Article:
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|Title:||Lab-on-chip for magnetic resonance relaxometry detection for rapid malaria diagnosis||Authors:||Kong, Tian Fook||Keywords:||DRNTU::Engineering||Issue Date:||2014||Abstract:||Malaria is an infectious disease that affects 3.4 billion people, especially in the tropical and subtropical countries such as Africa and South-East Asia. The major challenges in current clinical malaria diagnostics are in obtaining a sensitive, robust, fast, and inexpensive measurement from patient blood sample. While one of the leading causes of the high mortality rate in malaria cases is the delay in medical diagnosis and treatment. Prompt diagnosis and timely treatment for malaria is often difficult to come by in malaria endemic area. Most malaria deaths can be prevented if diagnosis and effective treatment were administered within 24 hour after the onset of the first symptom. Therefore, access to fast, sensitive and reliable diagnostic tool is of inevitable importance. Rapid diagnostic tests (RDTs) such as the dipsticks and quantitative buffy coat were developed to aid the detection of malaria. However, negative RDTs results cannot be accepted directly without confirmation by microscopic examination. At present, Giemsa-stained microscopic examination of thick blood smear remains the gold standard for laboratory diagnosis of malaria. Although the procedure is labor intensive, time consuming and requires a well-trained and highly experienced personnel, Giemsa microscopic examination is still being practiced in the current clinical setting for more than a century. The aim of this work is to develop an inexpensive novel malaria diagnosis method using magnetic resonance relaxometry (MRR) technique for the rapid detection and quantification of malaria infected red blood cells. During the intra-erythrocytic cycle, malaria parasites metabolize large amount of cellular hemoglobin and convert them into hemozoin crystallites or malaria pigment that is paramagnetic. These paramagnetic malaria pigments serve as the natural bio-marker for malaria detection with MRR measurement. The bulk magnetic susceptibility of the infected red blood cells (iRBCs) is significantly higher than the healthy red blood cells (hRBCs) due to the presence of the paramagnetic crystallites. Therefore, the iRBCs have higher transverse relaxation rate, R2. The detection of the subtle increase in the R2 due to the presence of malaria parasites forms the basis of the MRR malaria detection. The performance and limit of detection of the bench-top MRR system were studied with malaria infected human (P. falciparum) and mouse blood (balb/c, P. berghei). The MRR malaria detection system, as demonstrated in the dilution tests, could potentially achieve a limit of detection of 0.0005% parasitemia level, depending on the stage of malaria infection. Nonetheless, MRR detection has a major drawback in that it measures the absolute value of a blood sample instead of detecting a relative change in the R2 value. In other words, MRR system alone could not function as a malaria diagnosis tool unless the baseline or the healthy value of the blood R2 of the particular individual is previously known or measured before malaria infection. In order to mitigate the R2 baseline restriction, the iRBCs are separated from the hRBCs through a deformability based separation method known as margination, and subsequently, the relative changes in the relaxation rates of the separated blood samples are compared. Margination is a naturally occurring hemodynamic phenomenon in our blood vessels where the stiffer nucleated white blood cells (leukocytes) are segregated towards the vessel wall to promote leukocytes adhesion and extravasation. The same margination principle could also be applied to marginate stiffer malaria iRBCs towards the side-walls. The margination efficiency of the mulitplex high throughput margination device that contains 7 parallel margination channels are evaluated. The iRBCs in all infection stages could be effectively separated from hRBCs with a parasitemia enrichment factor of 1.9 ± 0.2, 4.1 ± 0.8, and 32.1 ± 7.6 for ring, trophozoite, and schizont, respectively. In addition, the flow rate analysis reveals that increasing the margination flow rates from 1 to 10 µL min-1 does not adversely affect the margination performance significantly. Hence, the flow rate could be increased to improve the throughput of the margination system without compromising the separation performance. Furthermore, the microfluidic margination device not only separates the iRBCs from hBCS, the stiffer old hRBCs are also being separated from the more deformable young hRBCs. RBCs are naturally damaged by oxidation during aging and its stiffness increases substantially. As a result, the side outlet R2 value is always significantly higher than the inlet, while the middle R2 is lower than the inlet R2 for hRBCs. Nonetheless, lysing the RBCs prior to the MRR measurements diminishes the relative difference in R2 relaxation rates between the blood samples collected at the inlet and middle. Henceforth, the malaria detection will be based on comparing the relative R2 values of the lysed blood samples between the inlet and middle. As the iRBCs are marginated towards the sidewalls, the middle outlet is depleted of iRBCs. The middle R2 values would be significantly lower (with P-value < 0.05) compared to the inlet with the presence of iRBCs, and non-distinguishable statistically (with P-value > 0.05) if the sample contains only hRBCs. The novel diagnostic method proposed here offers rapid malaria diagnosis with a detection sensitivity that is comparable to PCR, which is one order of magnitude more sensitive than the standard Giemsa microscopic method. The transverse relaxation rate, R2 value of the lysed separated early ring stage iRBCs at extremely low parasitemia count of 0.0005% significantly differs from the hRBCs with P < 0.05. In the near future, a Lab-on-a-Chip solution with MRR functionality integrated is envisaged for malaria diagnosis in the clinical setting. As the first step of working towards the goal of realizing an integrated MRR chip, a novel technique for the fabrication of three-dimensional multilayer liquid-metal microcoils by lamination of dry adhesive sheets were developed. The integrated liquid-metal NMR device consists of two major components: a microcoil and a sample chamber. The fabrication of the integrated device is achieved by stacking or lamination of multiple layers of laser-cut adhesive sheets. The lamination of laser cut dry adhesive sheets offers a convenient way to fabricate three-dimensional microcoil without considerable fabrication efforts and the need of incurring high fabrication cost. The liquid-metal microcoil readily integrates with the sample chamber for realizing a lab-on-a-chip platform for MRR measurements. From the microcoil characterization experiments, the ability of liquid-metal microcoil for performing MRR measurements are demonstrated. The results obtained from the microcoil for the parametric study of the hematocrit- R2 relationship are in good agreement with the data obtained with the conventional solenoid-type coil. The integrated microcoil has a low direct-current resistance of 0.3 Ω and a relatively high inductance of 67.5 nH leading to a high quality factor of approximately 30 at 21.65 MHz.||URI:||http://hdl.handle.net/10356/62300||Fulltext Permission:||restricted||Fulltext Availability:||With Fulltext|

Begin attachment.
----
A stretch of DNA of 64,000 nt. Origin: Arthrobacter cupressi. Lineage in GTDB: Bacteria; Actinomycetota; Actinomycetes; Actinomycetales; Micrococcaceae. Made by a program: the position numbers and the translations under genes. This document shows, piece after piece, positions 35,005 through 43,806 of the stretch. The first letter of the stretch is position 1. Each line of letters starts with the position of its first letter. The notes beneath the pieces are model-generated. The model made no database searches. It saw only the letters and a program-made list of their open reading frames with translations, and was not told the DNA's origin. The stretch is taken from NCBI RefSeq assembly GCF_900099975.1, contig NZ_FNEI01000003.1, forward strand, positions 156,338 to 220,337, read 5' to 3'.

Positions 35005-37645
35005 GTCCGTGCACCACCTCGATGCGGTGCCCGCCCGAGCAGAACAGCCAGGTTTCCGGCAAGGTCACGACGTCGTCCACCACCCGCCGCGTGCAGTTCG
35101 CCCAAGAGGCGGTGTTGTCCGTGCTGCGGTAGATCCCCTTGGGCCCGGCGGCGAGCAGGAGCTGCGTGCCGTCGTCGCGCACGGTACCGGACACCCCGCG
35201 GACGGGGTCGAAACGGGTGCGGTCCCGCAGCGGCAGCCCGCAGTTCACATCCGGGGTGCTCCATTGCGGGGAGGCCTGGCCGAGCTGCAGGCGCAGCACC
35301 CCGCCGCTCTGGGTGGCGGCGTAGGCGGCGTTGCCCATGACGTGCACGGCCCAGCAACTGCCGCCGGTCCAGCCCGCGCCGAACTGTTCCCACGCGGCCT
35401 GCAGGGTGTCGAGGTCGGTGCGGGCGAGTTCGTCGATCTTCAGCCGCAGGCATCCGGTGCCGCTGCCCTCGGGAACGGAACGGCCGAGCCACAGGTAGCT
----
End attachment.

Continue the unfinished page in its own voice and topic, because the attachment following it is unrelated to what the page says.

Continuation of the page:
|Appears in Collections:||MAE Theses|